Hi Rico, I really appreciate hearing your perspective. I know that I have a lot of time to do a number of interesting things, but law school is what I want to do at this point in my life; I can't think of anything I'd rather do than continue my path towards becoming a lawyer. I also understand that law school isn't always a magical land of intellectual stimulation, I know what I'm getting into (as much as anyone who hasn't been to law school yet, that is). I'm still very interested in what the law school admissions teams themselves would think of me, I would love answers to my original post. Thanks again.

To more directly answer your question, you'll definitely receive acceptances to T14 schools and even some money at the lower ones, although you're a splitter so it would be a relatively harder cycle to predict. While your age won't be a significant knock to your application, law schools have increasingly been accepting older students that have taken time off. Even at Cornell, which I consider to be a very young student body likely due to its remote location, more than 50% of the students are at least one year removed from undergrad. So maybe it would be a negative on your application but not a very significant one. Once again though, I urge you to consider what your goals are for going to law school. If you want to do big law then know that you will certaintly face challenges given your age. Anecdotally, one of my friends began 1L when he was 20 and went through OCI at 21. He finished towards the very top of the class and still completely struck out at OCI which he strongly attributes to his age at the time based on some remarks he received from interviewers. He struggled finding a job just until before graduation and had to settle for an outcome that one would not be satisfied with graduating near the top of the class at a T14 school.


Hmmm I better understand where you're coming from now. That's definitely something to think about, though I'm not very concerned about going big law. I wasn't even planning on applying T14 except possibly Georgetown or Texas, so it's encouraging to hear I have a relatively good chance at those. If I could get a bit of money from lower T14, then I would gladly take a large scholarship from a T25 or even T50 school if it was in the right place. Thanks again for the advice.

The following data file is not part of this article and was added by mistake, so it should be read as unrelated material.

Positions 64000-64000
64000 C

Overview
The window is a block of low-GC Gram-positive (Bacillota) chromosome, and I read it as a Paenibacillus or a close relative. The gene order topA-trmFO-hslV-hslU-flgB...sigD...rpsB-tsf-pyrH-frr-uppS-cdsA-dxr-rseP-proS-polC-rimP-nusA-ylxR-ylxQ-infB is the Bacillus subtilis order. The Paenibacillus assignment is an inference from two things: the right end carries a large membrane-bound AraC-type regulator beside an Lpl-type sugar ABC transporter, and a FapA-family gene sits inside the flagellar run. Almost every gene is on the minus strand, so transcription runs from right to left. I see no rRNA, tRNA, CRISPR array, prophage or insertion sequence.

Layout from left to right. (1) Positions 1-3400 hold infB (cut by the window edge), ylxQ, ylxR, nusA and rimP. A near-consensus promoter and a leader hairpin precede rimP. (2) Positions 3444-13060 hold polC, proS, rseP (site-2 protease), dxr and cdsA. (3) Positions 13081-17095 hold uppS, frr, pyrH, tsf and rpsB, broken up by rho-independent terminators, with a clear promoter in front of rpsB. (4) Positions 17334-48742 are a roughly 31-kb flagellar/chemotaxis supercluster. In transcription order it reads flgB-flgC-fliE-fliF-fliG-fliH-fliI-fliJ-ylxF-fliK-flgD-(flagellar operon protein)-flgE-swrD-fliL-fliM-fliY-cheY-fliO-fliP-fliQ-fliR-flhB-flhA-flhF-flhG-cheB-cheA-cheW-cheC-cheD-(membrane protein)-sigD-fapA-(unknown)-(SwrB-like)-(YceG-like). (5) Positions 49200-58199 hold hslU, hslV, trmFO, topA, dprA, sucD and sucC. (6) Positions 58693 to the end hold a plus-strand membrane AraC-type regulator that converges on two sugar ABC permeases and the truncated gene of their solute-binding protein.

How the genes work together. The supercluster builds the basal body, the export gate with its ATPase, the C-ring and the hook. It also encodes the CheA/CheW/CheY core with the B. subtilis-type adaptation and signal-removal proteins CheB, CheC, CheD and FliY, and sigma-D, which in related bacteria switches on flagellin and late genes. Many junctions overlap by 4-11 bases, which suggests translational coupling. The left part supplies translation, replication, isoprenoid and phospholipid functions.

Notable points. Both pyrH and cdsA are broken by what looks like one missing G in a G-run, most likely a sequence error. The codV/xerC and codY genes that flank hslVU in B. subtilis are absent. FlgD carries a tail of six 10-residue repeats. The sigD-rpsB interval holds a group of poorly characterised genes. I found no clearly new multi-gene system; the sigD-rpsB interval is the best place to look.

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hoos89

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Re: 18 Year Old (172, 3.4)

Postby hoos89 » Tue Jul 10, 2018 3:57 pm

joshuaw wrote:
Wubbles wrote:yeah, definitely do not go to law school at that age. Firms would look at you weird. You wouldn't be able to go out with your classmates as easily. You wouldn't be able to legally go out to events during your summer associate program! Definitely find a job, try it out, and then return to the law school application process if you still want to do it. My idea of my career at 18 is nothing like it is now just a handful of years later.


Hi Wubbles, I appreciate your opinion. I knew that I would be excluded from things like "bar review" but I hadn't considered other events like those for summer associate programs. Nevertheless, I'm aware of my weirdness and I'm still set on going to law school, so I would love to get some answers to my original questions. Thank you.


I also think you should wait at least a year. Attorneys get hired as much based on maturity as academic credentials and I expect that being several years younger will set you back from your peers fairly significantly. Firms might be hesitant to put someone so young in front of clients (you'd be a new attorney at 21), not to mention potential awkwardness or even legal liability of having someone under 21 in the summer program. You'd probably benefit a lot from taking a year away from academics.

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Re: 18 Year Old (172, 3.4)

Postby BobLoblaw18 » Tue Jul 10, 2018 4:25 pm